Fixed cost is hurting your business.

A 3 minute read, written by Chris Annetts on 9 May 2017.

Projects turn in to games of brinksmanship, where neither side wins.

If you’ve ever been on either side of a web-based project, there’s a high chance you’ve experienced the high-stakes fun of a fixed cost quote.

The most common, and often favoured way of pricing a website or an application, is to fix a one-time cost against the agreed scope of the work.

At a glance, it makes a lot of sense. The producers know how much they’re going to be paid for the work, and can plan accordingly. The client knows exactly how much to budget, and can confidently make an argument for allocating funds.

Digital products are highly likely to change course. With a website, it could be the result of user testing, a killer new idea, or stakeholder interference. In product development, it may be unexpected early-doors feedback or a full-blown pivot.

When costed ahead of time, you simply cannot plan for the unknown. As new ideas get discussed, or features emerge, who decides if it’s actually in scope or not?

You didn’t say you’d do it, but you didn’t say you wouldn’t either. I just assumed it’d be included.

Joe Schmoe, Client

The truth is that, when project costs are finalised, neither party quite knows what they’re agreeing to.

Though they’re often referred to as estimates, the initial quote given is nothing more than a best guess, based loosely on previous experiences.

Fixing the cost of a large project switches the mentality from the get-go; “This is your profit pot, and the quicker you smash this out, the more money you’ll make”.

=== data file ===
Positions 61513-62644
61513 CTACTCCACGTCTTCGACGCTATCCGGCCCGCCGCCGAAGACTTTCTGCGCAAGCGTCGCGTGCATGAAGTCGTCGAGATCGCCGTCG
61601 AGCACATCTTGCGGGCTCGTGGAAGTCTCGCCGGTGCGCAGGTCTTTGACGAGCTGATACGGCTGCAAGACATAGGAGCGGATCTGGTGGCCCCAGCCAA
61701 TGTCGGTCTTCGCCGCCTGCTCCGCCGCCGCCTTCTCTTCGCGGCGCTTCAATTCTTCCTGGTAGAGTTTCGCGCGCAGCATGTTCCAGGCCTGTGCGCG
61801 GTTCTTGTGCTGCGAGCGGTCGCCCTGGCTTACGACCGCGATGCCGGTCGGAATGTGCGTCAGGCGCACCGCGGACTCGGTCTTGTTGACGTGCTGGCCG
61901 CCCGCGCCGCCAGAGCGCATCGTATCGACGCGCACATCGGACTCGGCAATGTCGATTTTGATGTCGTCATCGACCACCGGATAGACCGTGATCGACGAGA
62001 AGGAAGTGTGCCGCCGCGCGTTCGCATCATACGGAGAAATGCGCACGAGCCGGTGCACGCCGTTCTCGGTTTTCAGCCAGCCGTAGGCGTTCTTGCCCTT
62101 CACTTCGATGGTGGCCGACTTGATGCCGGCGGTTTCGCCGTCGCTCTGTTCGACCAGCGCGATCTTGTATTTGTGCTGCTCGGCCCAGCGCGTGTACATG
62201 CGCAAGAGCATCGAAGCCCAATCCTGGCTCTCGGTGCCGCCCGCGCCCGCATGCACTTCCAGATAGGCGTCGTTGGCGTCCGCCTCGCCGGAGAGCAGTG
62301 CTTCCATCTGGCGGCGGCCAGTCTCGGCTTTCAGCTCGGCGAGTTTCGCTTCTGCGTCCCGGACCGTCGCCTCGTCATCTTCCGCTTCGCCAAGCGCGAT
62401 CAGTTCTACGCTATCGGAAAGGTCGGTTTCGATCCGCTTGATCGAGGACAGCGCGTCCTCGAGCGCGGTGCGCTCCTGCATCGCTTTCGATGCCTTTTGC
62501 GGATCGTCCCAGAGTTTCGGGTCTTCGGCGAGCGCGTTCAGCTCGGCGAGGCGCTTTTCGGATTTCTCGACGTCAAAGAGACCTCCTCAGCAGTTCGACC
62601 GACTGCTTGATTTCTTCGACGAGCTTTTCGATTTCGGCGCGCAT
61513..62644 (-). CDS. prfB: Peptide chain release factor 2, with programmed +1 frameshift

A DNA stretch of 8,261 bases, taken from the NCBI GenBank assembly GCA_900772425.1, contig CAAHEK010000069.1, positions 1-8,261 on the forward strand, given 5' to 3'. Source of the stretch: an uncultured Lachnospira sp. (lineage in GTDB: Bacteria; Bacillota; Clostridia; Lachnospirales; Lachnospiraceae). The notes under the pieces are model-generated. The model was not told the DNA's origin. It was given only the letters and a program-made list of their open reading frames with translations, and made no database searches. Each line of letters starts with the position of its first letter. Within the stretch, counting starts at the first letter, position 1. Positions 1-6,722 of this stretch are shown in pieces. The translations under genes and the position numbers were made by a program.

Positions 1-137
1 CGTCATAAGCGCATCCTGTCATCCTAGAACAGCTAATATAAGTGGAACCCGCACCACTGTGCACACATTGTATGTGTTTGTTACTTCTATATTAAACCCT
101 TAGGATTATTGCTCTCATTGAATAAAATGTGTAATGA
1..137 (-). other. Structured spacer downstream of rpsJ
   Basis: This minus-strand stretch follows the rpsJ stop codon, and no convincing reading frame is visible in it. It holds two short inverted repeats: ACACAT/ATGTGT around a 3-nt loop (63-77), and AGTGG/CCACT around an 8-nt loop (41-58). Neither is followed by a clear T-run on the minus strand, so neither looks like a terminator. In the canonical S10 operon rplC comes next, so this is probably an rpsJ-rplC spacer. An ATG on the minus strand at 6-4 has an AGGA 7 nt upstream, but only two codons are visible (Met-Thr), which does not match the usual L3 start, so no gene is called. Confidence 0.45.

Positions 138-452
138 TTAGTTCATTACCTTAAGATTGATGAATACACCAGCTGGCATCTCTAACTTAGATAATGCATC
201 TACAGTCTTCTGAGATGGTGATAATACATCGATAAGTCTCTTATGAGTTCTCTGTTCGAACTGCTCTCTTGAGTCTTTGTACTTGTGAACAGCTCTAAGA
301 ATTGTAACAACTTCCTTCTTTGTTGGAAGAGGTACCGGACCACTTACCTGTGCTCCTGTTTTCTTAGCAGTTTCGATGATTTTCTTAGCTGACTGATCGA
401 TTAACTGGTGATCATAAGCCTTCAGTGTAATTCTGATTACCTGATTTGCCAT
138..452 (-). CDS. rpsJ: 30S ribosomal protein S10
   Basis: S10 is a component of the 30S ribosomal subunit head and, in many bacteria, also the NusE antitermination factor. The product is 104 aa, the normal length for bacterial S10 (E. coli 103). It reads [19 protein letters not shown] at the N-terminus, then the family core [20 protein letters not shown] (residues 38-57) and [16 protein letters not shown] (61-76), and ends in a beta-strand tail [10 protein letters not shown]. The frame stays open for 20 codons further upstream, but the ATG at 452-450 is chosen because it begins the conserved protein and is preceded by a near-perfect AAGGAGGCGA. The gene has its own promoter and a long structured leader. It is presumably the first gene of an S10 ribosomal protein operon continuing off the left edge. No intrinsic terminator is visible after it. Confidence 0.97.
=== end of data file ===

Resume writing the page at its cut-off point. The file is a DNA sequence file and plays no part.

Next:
When the budget is running low, it’s again product that suffers. Care and craftsmanship go out of the window; features are sidelined, or worse half-arsed. Testing is rushed through; “who uses Opera Mini anyway?”.

For small or ad hoc pieces of work, we bill at our hourly rate, and invoice for the sum of hours at the end of the calendar month. For everything else, there’s sprints.

A sprint is a small, focused subset of work, usually lasting between a 5–15 days. Rather than making best guesses at the total project cost, the work is instead broken in to mini-projects.

As the project progresses, knowledge increases; patterns emerge, users feedback, and priorities shift. After each sprint, both parties are able to reevaluate and/or reposition themselves. The next sprint is then conceived with informed judgment and hindsight.

Fixed cost contacts are cumbersome artefacts, lingering from a younger, more naive Web. Today, they just don’t map to the flexible workflow needed to create great products.

It can be daunting to leave the comfort of a fixed cost waterfall project, but it’s nothing more than smoke and mirrors. Empower yourself to make informed decisions throughout the project; it’ll show in the quality of the work that’s produced.